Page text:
X-PO started life as a public art project that sought to actively engage individuals and communities in Kilnaboy in County Clare, by giving time and space to re-viewing and re-imagining the social and cultural priorities in what is a rapidly changing rural landscape and an area of outstanding natural beauty, the Burren. Kilnaboy is a scattered parish of a few hundred households. A national school and a church are all that it possesses in the way of civic amenities. Once there were a couple of shops, a blacksmith, and a Post Office. But, like much in rural Ireland today, that was once upon a time. The changing face of farming and the necessity for many of a long daily commute to and from work in nearby towns and cities have presented a challenge to rural communities like Kilnaboy.
X-PO Kilnaboy. Photograph by Peter Rees 2008.
In order to openly reflect upon these challenges Deirdre O’Mahony re-opened the former post office in order to activate a public discussion on space, place and ideas of ‘community’ in the locality. The building is a familiar, non-institutional space, the former home of post master Mattie Rynne for the best part of seventy years. Re-opening it enabled different ‘publics’ and individuals to come together and give time and space to re-viewing, recalling and reimagining social and cultural priorities and possibilities. The creation of archives related to the personal and collective history of the site was fundamental to the activation process.
X-PO Short Film by Fergus Tighe/Galavanting Media
Four separate archives covering different aspects of local knowledge have been created and are kept on site. The Mattie Rynne archive of the former postmaster, the Rinnamona Research Group archive of new research on an authoritative anthropological study by Arnesberg and Kimball, much of which was based on a townland in Kilnaboy, Family and Community in Ireland. A Mapping Group archive naming and tracing the occupancy of every house and ruin in the parish of Kilnaboy and Peter Rees’ archive of over 27,000 photographs taken over 25 years which was curated and represented in an exhibition of community history.
Walk revisiting houses traced by the X-PO Mapping Group for the burren Spring Conference. March 2013. Photograph Conor McGrady.
X-PO was directed by O’Mahony during the first year, who activated the space through a programme of events, curated exhibitions and working with groups and individuals to make new exhibitions within the space. The creation of archives related to the personal and collective history of the site was fundamental to the activation process. The teams using the space then took on the project and have developed, funded and managed X-PO since 2008. Drawing participants from a broad constituency, X-PO lays no claim to be representative - it is rather the act of participation that is at the core of the project. Clubs use the space on a weekly basis and these groups have come to a provisional understanding, formed, articulated and made visible through connections made within the space.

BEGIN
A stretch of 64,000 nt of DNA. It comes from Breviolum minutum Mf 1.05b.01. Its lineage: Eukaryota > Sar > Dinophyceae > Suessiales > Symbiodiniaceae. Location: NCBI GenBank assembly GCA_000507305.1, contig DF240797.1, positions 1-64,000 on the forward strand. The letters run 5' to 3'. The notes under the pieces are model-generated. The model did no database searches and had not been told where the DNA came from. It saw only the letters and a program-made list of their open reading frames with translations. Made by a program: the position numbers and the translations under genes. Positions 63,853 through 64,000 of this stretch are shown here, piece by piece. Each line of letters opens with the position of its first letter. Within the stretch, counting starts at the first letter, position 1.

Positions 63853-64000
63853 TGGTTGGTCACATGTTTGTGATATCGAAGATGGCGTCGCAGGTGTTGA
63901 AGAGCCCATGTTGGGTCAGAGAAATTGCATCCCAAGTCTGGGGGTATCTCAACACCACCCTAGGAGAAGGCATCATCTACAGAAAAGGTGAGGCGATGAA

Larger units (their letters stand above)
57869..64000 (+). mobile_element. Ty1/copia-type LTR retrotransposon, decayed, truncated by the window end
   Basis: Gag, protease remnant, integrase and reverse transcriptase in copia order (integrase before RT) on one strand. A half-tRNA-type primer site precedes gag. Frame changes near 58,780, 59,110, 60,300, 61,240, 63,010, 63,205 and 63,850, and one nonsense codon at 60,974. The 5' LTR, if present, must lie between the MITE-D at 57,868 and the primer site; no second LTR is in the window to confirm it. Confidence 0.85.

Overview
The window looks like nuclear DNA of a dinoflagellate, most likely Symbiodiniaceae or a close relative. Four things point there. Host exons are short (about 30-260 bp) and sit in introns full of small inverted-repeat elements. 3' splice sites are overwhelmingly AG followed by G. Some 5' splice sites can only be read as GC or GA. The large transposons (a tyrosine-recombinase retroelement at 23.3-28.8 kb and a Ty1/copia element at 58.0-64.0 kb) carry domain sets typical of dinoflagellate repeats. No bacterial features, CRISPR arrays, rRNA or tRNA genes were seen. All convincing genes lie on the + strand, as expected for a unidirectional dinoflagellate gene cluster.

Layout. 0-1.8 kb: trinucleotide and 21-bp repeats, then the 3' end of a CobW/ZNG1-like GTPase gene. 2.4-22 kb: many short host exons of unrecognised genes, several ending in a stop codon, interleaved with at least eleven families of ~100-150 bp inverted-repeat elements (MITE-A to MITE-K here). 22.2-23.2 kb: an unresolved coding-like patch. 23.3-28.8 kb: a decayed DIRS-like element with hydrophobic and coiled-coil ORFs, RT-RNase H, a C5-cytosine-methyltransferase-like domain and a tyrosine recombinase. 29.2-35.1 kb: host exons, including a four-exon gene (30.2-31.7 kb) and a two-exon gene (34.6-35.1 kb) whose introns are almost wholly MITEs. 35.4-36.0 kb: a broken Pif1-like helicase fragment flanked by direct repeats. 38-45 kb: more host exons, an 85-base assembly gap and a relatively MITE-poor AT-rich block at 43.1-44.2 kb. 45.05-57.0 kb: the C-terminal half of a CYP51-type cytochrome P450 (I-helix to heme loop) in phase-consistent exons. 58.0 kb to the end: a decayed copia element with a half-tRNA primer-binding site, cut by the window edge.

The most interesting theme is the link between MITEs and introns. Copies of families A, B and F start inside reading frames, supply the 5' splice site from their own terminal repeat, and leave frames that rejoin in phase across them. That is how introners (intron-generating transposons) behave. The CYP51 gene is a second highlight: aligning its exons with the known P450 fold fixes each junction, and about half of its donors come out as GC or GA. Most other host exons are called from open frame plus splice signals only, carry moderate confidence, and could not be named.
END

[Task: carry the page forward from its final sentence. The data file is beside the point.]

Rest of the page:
X-PO is now in its eighth year running from mid-September to 30th May. It closes for the summer - the busiest time in the farming year. Initially funded by the Arts Council and SuperValu, now, like other local activities, X-PO is dependent on the generosity of those using the space. To date, donations and local fundraisers have cover annual costs of rent, heating and insurance . Approximately 60% of costs is met by participants, 20% from Clare County Arts Office and 20% from the Burren GeoPark.
X-PO lays no claim to be representative. It is, rather, the act of participation that is at the core of the project. Written in to the organisational structure is a requirement that different members step up and take on the role of running it every two years, a model of open, democratic decision making that has been a challenged for some. To participate at X-PO means accepting difference - it performs a kind of coming together that is based on the here and now, not on a priori relations or inherited standing in the community.
Conversations at X-PO often revolve around ways of growing food, particularly potatoes. This extended into the particular uses of tools, and skills, how to “read” the soil in order to plant and harvest at the correct time. The extent and depth of knowledge led to the idea of making a pamphlet on growing potatoes. As increasing numbers of GIY rural and urban gardeners turn to smallholding, the potential was clear for this kind of specific, tacit farming knowledge to be made visible. The depth of tacit cultivation knowledge shared by some at X-PO led to the genesis of the SPUD project.
“New Ecologies between Art and Rural Life:Towards a Collaborative Re-Imaging of Place and Community in Rural Ireland” and further Texts on X-PO, click here for links to Deirdre O'Mahony's writing.